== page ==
Becoming a Trusted Advisor

PMI Delaware Valley Chapter

Laura Dallas Burford is the founder of LAD Enterprizes, a management consulting firm that partners with consultants as well as internal and external consulting organizations to successfully build the operational and delivery aspects of their practices. Laura appreciates feedback on her articles and can be reached at She is the author of Project Management for Flat Organizations.

Periodically I’m asked, “How do I become a trusted advisor? I want to be more than just a project manager.”

It’s easy to rattle off that trusted advisors provide advice, listen, ask questions, partner with their customers, solve problems, and explain their value, but I always take a deep pause before I continue. A key trait for any trusted advisor is to be perceived as a leader and expert in their field. This means that a project manager who wants to become known as a trusted advisor needs to not only be knowledgeable and an expert in project management, but they also need to lead and educate others.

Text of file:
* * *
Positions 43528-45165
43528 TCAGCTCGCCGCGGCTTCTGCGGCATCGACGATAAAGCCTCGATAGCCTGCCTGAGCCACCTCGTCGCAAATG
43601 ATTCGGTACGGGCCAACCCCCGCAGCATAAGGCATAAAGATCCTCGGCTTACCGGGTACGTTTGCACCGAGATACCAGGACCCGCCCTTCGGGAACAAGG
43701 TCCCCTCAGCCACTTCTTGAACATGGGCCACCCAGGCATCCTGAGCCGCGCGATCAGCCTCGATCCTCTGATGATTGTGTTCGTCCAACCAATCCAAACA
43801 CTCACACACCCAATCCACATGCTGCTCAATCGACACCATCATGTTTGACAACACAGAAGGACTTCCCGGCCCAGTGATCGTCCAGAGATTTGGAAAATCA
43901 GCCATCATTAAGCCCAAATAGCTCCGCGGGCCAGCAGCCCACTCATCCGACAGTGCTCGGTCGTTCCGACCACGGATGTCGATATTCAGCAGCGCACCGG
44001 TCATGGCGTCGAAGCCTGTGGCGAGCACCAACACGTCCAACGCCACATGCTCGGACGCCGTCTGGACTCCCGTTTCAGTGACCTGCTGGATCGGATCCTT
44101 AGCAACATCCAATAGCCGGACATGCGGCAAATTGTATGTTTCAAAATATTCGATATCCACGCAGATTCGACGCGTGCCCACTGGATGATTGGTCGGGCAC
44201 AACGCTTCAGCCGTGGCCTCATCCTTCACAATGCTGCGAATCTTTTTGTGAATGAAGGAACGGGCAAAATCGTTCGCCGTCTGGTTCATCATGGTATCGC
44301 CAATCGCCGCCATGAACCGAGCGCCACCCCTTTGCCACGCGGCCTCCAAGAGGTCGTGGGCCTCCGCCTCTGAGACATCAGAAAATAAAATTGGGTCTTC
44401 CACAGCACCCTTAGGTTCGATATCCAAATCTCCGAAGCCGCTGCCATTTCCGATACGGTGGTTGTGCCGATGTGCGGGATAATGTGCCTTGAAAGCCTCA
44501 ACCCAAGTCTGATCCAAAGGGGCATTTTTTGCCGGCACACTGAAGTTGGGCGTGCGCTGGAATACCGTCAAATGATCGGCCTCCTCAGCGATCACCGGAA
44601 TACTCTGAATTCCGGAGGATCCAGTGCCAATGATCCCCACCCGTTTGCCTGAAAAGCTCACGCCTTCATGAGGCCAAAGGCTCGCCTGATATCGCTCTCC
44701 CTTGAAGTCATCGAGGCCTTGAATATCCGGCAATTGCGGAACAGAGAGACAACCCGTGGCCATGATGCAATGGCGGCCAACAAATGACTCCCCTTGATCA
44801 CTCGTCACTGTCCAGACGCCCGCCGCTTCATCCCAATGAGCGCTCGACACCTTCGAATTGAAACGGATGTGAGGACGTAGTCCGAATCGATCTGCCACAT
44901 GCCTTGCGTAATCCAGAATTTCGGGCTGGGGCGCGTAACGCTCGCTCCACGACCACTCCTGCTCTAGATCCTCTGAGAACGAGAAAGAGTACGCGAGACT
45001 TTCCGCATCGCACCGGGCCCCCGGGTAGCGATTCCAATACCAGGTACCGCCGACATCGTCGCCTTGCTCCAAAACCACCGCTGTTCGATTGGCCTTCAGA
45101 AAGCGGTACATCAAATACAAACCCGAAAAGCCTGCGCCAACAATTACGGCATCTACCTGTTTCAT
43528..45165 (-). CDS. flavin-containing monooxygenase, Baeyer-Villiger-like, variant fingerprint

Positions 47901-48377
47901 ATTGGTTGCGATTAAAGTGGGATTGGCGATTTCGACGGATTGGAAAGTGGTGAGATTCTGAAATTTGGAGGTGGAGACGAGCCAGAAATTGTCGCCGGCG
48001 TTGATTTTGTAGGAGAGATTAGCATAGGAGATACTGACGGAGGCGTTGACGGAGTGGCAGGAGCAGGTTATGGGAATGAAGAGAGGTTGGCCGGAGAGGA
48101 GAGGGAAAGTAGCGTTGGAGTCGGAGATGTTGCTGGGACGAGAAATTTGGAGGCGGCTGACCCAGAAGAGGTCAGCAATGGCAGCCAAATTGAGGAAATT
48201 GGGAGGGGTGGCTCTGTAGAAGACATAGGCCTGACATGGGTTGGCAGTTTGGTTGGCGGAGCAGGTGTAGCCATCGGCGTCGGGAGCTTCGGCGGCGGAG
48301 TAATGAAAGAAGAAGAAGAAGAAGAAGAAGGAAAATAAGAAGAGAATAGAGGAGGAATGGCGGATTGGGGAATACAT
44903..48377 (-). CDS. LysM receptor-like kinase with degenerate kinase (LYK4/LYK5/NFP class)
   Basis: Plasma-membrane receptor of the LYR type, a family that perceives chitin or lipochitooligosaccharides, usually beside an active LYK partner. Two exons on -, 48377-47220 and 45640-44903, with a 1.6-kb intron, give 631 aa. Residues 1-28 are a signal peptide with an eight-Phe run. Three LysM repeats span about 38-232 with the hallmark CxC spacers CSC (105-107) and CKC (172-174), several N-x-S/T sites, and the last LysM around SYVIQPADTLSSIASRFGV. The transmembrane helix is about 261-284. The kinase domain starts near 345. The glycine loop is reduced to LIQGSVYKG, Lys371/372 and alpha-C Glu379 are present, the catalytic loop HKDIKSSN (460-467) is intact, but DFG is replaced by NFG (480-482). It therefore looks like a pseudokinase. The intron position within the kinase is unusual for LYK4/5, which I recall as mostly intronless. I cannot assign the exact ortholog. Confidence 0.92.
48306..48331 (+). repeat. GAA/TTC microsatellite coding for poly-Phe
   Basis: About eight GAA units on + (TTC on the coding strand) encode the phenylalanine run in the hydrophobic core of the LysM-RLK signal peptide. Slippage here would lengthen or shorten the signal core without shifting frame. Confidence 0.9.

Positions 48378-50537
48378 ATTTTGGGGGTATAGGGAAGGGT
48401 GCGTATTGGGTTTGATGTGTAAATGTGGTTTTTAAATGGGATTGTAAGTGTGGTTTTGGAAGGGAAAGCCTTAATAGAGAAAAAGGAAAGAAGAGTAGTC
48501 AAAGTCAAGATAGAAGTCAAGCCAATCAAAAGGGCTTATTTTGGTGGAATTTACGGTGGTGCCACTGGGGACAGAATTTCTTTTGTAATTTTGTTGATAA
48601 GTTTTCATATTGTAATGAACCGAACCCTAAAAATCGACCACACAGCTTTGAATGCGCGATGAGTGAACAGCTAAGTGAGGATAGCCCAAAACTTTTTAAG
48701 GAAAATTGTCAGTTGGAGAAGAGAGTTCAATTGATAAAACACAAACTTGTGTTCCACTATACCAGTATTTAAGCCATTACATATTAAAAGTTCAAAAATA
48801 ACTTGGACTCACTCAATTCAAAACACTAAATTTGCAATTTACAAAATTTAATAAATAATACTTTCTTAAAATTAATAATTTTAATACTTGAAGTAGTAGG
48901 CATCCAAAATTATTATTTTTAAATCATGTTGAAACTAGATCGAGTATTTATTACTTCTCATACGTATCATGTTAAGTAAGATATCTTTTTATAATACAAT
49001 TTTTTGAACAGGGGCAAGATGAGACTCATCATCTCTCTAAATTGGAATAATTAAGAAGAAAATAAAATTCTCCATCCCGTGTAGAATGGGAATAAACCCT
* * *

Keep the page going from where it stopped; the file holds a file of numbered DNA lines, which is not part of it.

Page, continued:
This article discusses what a trusted advisor is and provides suggestions to assist you with becoming such a leader. (If you read Build Your Own Learning Culture, consider adding these suggestions to your learning plan.)

What is a trusted advisor? How about a thought leader?
There are many definitions and variations, but a trusted advisor is a person who is not only informed about their field, but is also the go-to person because of their knowledge and expertise. They are thought of as a solution provider. They have credibility and trust with their audience, as well as inspire and educate others.

Trusted advisors can eventually become thought leaders. A thought leader is a trusted advisor, but a trusted advisor is not always a thought leader. …

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